As a child, there was a little Christmas song that would often bring me to the brink of a nervous breakdown. It's catchy tune would induce gnawed nails, sorry's and didn't mean that's. You know the one, "Santa Claus is Coming to Town."
The song was a hip pocket favorite for my folks come December. We'd be mid Christmas memory when the record player would reach this track. My mom would stop her cookie dough rolling to direct us to listen.
"Do you hear that?" she would say, "Turns out, he SEES you when you're sleeping. He KNOWS when you're awake. He KNOWS if you've been bad or good, so be GOOD for goodness sake!"
I got the message. So my pants were a little wetter, to my mom, what was a little laundry when the payoff was bed by 5:30? In my head, I would confess all sins and negotiate for mercy from Santa. Some moments of truth:
4 YR. OLD ME: So I drew a giant T.V. in brown crayon on my Holly Hobbie bedspread. Mom already spanked me, so we're good, right?
8 YR. OLD ME: So I pulled Mary Ann Barnes' ear while waiting in line at our ninetieth field trip to the planetarium today, and then ran. But she called my friend, Gail, a boy on the bus, so that doesn't count, right?
11 YR. OLD ME: So I baked a piece of dog food in the croissant I offered to my brother. He was mean and never, ever, ever, EVER even attempts to get the phone when it rings. I know I'm too old to actually believe in Santa and I'm too young to be baking croissants and that I eventually missed my calling, but you can't punish me for that already, right?
The sweat rolls made an impression and sent a message to my future self: NEVER, ever, EVER specifically remind your children of these lyrics. It's too stressful. Let them enjoy the season without anxiety over whether Santa uses a pen or a pencil to make his lists.
I broke that little kid promise today and probably contributed to the snowball of nerves my son will build over the course of a lifetime. Today, I dragged all three kids to a big box electronics store in the early afternoon to pick up an item for me, and me alone.
First, the timing was off. I admit that. Lunch in the car after the park was unsatisfying and naps were just around the bend. Crabbyhood had already set in for T. He finished his bag of sliced apples while I made my headphone selection. Then he asked if he and Dee could ride the back end of the cart through the vast expanse of store that lay between us and the cash registers. I thought I was home free.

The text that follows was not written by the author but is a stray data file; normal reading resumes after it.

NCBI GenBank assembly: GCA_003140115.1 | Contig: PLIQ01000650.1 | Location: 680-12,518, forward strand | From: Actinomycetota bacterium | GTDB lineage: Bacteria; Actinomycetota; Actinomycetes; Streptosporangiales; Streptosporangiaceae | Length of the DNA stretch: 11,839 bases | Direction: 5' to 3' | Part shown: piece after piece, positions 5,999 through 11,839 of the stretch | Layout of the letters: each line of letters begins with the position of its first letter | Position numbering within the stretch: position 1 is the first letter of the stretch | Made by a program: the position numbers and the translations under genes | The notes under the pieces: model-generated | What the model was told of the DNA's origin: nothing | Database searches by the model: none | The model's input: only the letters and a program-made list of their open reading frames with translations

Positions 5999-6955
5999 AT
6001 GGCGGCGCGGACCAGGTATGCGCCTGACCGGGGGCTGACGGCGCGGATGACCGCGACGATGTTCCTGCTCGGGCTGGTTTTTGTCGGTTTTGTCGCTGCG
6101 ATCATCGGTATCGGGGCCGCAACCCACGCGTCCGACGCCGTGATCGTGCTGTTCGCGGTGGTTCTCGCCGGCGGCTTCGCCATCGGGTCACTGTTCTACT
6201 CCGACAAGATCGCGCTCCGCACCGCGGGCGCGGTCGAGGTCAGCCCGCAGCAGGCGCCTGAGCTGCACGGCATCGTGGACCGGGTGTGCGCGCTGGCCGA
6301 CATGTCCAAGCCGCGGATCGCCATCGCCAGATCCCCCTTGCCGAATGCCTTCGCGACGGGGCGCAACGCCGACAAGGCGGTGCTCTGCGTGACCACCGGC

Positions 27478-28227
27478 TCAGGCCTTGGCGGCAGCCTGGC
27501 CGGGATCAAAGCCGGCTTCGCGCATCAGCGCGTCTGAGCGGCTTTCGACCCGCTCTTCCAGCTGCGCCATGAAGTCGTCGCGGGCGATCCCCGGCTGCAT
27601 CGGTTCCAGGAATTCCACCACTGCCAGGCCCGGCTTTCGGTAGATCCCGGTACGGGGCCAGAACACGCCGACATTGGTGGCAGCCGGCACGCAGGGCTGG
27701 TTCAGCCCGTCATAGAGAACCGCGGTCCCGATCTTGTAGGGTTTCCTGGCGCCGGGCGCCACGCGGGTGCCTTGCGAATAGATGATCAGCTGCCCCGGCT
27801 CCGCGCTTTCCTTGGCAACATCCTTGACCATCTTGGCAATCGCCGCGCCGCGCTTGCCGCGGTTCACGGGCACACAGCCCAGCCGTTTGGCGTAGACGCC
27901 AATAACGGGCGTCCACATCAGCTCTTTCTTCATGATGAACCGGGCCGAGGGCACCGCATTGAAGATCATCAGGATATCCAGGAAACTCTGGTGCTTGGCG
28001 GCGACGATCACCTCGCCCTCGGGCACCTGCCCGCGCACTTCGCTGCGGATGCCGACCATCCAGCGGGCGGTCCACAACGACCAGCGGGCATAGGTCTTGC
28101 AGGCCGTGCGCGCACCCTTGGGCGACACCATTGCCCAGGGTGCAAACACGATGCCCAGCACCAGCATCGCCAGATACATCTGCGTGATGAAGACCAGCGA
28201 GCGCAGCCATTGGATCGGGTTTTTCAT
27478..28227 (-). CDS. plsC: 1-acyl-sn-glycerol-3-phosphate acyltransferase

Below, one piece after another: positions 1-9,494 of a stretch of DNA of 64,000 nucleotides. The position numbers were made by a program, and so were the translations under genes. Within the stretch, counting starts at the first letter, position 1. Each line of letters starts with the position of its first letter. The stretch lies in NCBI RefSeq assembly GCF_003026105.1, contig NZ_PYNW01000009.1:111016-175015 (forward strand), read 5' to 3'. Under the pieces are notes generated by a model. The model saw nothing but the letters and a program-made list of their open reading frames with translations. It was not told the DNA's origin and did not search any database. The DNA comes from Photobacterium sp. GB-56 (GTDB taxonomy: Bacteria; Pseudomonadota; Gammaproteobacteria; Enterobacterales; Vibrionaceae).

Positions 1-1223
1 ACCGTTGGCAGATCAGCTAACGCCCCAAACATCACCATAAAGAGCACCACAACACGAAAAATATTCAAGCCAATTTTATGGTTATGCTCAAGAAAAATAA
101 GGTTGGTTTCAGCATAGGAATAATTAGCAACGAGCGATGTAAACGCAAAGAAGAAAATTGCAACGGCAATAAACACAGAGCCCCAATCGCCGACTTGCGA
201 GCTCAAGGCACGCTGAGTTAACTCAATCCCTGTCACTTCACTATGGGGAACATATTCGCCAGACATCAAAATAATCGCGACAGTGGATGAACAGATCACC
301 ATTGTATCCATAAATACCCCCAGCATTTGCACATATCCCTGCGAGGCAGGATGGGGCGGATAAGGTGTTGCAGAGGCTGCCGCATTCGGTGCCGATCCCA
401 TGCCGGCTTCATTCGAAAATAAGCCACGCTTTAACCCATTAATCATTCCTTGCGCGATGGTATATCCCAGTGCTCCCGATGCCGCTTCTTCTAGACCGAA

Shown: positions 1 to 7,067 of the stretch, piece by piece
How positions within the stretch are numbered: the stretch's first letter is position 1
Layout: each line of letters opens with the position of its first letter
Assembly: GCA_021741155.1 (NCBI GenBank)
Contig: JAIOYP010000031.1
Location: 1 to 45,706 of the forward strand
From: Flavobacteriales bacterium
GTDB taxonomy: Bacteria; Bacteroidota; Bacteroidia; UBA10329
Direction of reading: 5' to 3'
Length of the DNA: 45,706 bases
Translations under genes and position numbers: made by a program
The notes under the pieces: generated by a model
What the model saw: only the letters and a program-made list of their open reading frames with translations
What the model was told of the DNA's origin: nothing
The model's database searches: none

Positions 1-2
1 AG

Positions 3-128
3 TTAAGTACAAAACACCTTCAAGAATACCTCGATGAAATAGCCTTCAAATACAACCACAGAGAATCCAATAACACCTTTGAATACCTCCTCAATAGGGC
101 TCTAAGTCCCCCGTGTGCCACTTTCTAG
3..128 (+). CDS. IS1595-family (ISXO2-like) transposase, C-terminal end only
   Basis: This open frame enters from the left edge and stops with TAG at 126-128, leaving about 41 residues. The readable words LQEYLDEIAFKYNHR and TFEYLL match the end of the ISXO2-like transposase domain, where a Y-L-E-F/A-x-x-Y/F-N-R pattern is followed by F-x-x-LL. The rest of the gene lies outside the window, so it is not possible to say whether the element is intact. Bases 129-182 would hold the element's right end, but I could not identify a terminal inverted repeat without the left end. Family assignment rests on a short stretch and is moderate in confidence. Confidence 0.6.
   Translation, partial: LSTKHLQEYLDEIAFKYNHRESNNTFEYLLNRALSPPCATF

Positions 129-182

I thought I could zip around like a choo-choo train, make involved-mom conversation with the kids, then pay and leave. Unfortunately, brightly colored child items, mostly brought to us by Disney, cluttered the route. T wanted to stop every two seconds until we landed at the Leapster display that contained the "Buzz Lightyear Leapfrog just like Leo's" that T is wishing for.
Apparently, T forgot that Santa is omnipresent, or didn't care. When I informed him that his turn was over he ran away and screamed at the top of his lungs, "I waaaaaaaaaannnnnnnnnt a tuuuuuuuuuuurrrrrrrrrrrnnnnnnn!"
While a gaggle of clerks in bright blue polos circled us, I reached for T's arm, leaned in to his ear and with gritted teeth, sputtered, "Santa is WATCHING. Stop it. Santa can SEE YOU. Hold on to the cart and let's go."
Ultimately, T did not hold the cart. I had to pull him to the register while paying and urging his sister to follow us. T continued to scream through all of it, out to the car and for another five minutes after we were on the road.
Later, much later, when we were at home reading stories on the couch, "Santa Claus is Coming to Town" cued on the radio. While the song played, T looked up and asked me,
"Mama, is I nice?"
In the quiet of my home and distanced from the panicked state of a public meltdown, my allegiances officially shifted. I didn't need just a quick fix. I really wanted T to think Santa was disappointed and to adjust his behavior accordingly. Forever. So I told T that of course he's nice (in the larger sense of the word), but we also talked about the screamfest at the store.
Maybe he gets it. Maybe he'll be better tomorrow. That's more than we can eke from "I Saw Mommy Kissing Santa Claus," no? That's just confusing.